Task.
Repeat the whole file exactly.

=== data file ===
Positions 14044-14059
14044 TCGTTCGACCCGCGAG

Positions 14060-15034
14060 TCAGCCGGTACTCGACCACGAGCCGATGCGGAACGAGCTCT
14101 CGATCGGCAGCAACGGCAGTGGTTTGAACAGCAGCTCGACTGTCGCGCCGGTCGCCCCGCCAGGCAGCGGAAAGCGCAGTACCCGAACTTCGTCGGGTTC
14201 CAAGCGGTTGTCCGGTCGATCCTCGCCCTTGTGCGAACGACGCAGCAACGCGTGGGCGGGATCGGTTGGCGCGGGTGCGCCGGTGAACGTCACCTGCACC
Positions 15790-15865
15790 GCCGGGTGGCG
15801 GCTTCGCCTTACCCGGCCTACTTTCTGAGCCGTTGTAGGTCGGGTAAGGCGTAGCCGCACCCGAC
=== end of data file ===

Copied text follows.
Positions 14044-14059
14044 TCGTTCGACCCGCGAG

Positions 14060-15034
14060 TCAGCCGGTACTCGACCACGAGCCGATGCGGAACGAGCTCT
14101 CGATCGGCAGCAACGGCAGTGGTTTGAACAGCAGCTCGACTGTCGCGCCGGTCGCCCCGCCAGGCAGCGGAAAGCGCAGTACCCGAACTTCGTCGGGTTC
14201 CAAGCGGTTGTCCGGTCGATCCTCGCCCTTGTGCGAACGACGCAGCAACGCGTGGGCGGGATCGGTTGGCGCGGGTGCGCCGGTGAACGTCACCTGCACC
Positions 15790-15865
15790 GCCGGGTGGCG
15801 GCTTCGCCTTACCCGGCCTACTTTCTGAGCCGTTGTAGGTCGGGTAAGGCGTAGCCGCACCCGAC